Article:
Bridges Weekly Trade News Digest • Volume 16 • Number 19 • 16th May 2012
Renewable Energy WTO Dispute Moves into Home Stretch
The degree to which countries can help support their burgeoning renewable energy sectors was again the subject of debate at the WTO this week, with Canada defending itself at a second dispute settlement hearing. Japan and the EU have brought two separate cases - DS412 and DS426, which are being heard together - against Canada over local content requirements in the province of Ontario’s feed-in tariff scheme.
Positions by the parties have not deviated significantly since the panel’s first hearing in March (see Bridges Weekly, 28 March 2012). The opposing sides remain focused on whether the feed-in tariff scheme should be considered legitimate government procurement or an illegal subsidy. Oral statements, delivered on 15 May, delved into the details of the two positions, with each party expressing concern that arguments had not been advanced further.
There are two central questions that the panel is looking at to determine whether the scheme should be considered government procurement - and thus justified under WTO law. First, is the Ontario Power Authority (OPA) actually purchasing a good when it acquires energy from wind farms involved in the FIT scheme, or does it operate more as a fund or price support? Second, what criteria or benchmarks should be used to determine whether the purchase price by the OPA is above market value and thus confers a benefit?
On the issue of benchmarking, Japan and the EU argue that the benchmark should be determined by the Hourly Ontario Energy Price (HOEP) - essentially the price consumers pay at the meter. They argue that because the price the OPA pays is significantly higher than the HOEP, the scheme is clearly a subsidy.
The Canadian delegation, however, insists that consumer prices do not reflect market standards for renewable energy, as the HOEP applies for “comingled or blended electricity” from different sources such as hydro, nuclear, solar, etc., which come with different production costs and characteristics.
“The final amount paid by the end-user … is reflective of the supply mix,” the Canadian delegation argued. But the “differences in costs and inherent attributes are reflected in the different regulated and contractual rates paid to each type of generation by Ontario.”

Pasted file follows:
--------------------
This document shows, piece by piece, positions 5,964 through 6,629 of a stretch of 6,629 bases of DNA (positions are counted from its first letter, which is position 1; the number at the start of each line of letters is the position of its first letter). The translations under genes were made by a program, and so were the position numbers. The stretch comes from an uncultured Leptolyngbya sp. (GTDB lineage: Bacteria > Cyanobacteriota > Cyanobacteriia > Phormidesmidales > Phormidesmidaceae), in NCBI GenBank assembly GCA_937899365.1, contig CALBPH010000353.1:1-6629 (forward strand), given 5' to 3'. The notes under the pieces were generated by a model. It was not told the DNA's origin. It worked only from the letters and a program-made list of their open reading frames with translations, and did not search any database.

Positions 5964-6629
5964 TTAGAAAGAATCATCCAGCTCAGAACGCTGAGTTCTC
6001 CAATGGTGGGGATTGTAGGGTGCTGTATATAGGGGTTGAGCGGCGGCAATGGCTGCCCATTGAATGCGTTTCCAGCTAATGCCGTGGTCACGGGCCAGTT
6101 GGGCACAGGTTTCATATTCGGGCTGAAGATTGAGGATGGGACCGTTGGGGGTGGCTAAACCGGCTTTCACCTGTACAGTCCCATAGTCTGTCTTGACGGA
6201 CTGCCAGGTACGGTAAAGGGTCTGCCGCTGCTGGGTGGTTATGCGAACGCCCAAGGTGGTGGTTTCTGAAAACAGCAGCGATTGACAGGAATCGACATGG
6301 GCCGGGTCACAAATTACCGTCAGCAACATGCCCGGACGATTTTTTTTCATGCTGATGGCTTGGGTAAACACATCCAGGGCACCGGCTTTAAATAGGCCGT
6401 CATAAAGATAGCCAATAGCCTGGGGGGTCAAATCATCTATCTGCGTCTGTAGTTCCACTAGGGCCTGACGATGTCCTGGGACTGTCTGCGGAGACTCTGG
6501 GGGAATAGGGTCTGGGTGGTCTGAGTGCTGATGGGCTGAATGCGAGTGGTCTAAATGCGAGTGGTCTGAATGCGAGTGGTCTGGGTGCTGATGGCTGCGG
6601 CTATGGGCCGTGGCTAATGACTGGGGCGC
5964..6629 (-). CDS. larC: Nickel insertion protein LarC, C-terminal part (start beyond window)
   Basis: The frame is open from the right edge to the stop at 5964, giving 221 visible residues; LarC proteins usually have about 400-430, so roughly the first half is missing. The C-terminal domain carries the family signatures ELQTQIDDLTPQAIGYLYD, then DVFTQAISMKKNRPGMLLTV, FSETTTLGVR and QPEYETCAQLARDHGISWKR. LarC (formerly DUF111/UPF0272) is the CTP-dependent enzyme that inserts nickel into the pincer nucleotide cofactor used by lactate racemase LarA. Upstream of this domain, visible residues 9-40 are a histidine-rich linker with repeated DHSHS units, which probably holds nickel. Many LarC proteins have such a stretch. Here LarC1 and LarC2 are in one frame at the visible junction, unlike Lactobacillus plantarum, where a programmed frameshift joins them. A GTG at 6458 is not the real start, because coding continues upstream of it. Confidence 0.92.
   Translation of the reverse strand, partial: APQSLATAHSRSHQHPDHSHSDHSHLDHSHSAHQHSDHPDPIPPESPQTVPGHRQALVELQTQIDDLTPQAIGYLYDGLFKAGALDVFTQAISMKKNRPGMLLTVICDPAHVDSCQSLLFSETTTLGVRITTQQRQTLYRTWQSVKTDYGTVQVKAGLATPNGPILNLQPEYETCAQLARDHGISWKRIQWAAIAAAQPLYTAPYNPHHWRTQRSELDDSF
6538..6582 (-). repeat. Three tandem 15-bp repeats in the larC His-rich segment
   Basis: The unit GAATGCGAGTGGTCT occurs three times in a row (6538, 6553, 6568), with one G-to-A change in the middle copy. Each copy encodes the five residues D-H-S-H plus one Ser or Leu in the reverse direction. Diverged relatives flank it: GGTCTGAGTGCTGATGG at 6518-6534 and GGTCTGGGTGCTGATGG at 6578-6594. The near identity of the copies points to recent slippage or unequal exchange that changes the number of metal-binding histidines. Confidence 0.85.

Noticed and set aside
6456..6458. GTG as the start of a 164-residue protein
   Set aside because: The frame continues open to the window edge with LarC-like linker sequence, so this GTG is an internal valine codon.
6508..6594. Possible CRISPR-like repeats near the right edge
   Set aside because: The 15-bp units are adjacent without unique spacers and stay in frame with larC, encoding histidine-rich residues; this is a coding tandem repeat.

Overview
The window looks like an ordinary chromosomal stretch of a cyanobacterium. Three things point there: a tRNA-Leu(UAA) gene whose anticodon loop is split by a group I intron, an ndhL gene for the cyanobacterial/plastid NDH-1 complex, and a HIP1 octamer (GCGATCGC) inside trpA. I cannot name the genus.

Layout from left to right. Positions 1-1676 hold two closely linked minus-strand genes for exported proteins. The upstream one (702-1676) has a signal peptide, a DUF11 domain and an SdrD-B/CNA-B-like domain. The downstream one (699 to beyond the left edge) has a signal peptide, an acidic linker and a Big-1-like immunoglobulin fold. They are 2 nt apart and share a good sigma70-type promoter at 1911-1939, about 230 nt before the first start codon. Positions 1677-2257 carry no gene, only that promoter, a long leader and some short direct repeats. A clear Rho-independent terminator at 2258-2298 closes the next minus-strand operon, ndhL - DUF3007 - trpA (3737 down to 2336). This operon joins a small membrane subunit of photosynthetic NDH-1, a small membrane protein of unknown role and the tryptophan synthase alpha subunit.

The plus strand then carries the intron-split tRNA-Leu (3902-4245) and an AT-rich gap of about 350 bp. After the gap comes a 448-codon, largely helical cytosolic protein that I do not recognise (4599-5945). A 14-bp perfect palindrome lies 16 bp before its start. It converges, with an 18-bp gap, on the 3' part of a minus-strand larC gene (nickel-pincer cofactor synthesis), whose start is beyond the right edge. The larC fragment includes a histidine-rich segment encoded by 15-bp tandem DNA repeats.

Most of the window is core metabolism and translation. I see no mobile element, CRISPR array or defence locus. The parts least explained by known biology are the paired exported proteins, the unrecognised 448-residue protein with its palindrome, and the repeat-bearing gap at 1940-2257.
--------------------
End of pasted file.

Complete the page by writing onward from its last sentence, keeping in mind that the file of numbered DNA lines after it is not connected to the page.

“The different forms of energy do not compete with each other in Canada,” Canadian representative Raahool Watchmaker clarified.
Dispute panel member Alec Erwin (South Africa) notably questioned the EU and Japan as to how their respective markets operate to determine benchmarks and pricing, acknowledging that renewable energy sectors have not been flourishing in an unsupported marketplace. Both the EU and Japan were not immediately able to respond, but agreed to submit a response in writing.
Generally, the panel members focused heavily on the substantial and legal facts that could inform the decision on whether the FIT measure is government procurement or subsidisation. To some observers this came as a surprise, as many experts have argued that Canada fights an already lost battle, with the local content requirement being a clear violation of WTO law.
On the sidelines of the formal meeting, two citizen groups drew attention to the climate change issues at stake by filing two amicus curiae submissions - unsolicited comments from non-governmental groups that mean to inform proceedings but that have no particular legal standing.
The first submission, sent by a coalition composed primarily of Canadian trade unions, focuses on the value of the Kyoto Protocol as a justification for Ontario’s approach.
“Ontario’s FIT program is a perfect expression of the principles of sustainable development in which environmental and economic goals are married to address the imperatives of climate change,” the amicus brief finds. “In accordance with its obligations under [the UN Framework Convention on Climate Change] and the Kyoto Protocol, Ontario is not only seeking to increase the consumption of renewable energy but to facilitate the development of renewable energy infrastructure in Ontario.”
While Canada made headlines last December by announcing that it was withdrawing itself from Kyoto, many domestic environmental groups continue to push for the country to re-engage.
The second submission - compiled by a group of three environment-focused non-governmental organisations - takes a similar approach when arguing in favour of recognising environmental protection objectives as exceptions to the WTO’s subsidy rules.
“One of the most important routes for [climate change] action is via fiscal and regulatory policy that internalises environmental costs,” the submission reads. “However, the scale of the climate change problem dictates that this will not be sufficient; government support for early stage commercialisation of mitigation technologies [...] will also be necessary in some sectors.”
It is not clear whether the submissions will be considered by the dispute panel, but Chair of the panel Thomas Cottier (Switzerland) said that he would like them distributed to the parties. Japan and the EU both objected to inclusion of new arguments at such a late stage in the process, but acknowledged that the final decision was up to the panel.
The panel report is currently expected for September of this year.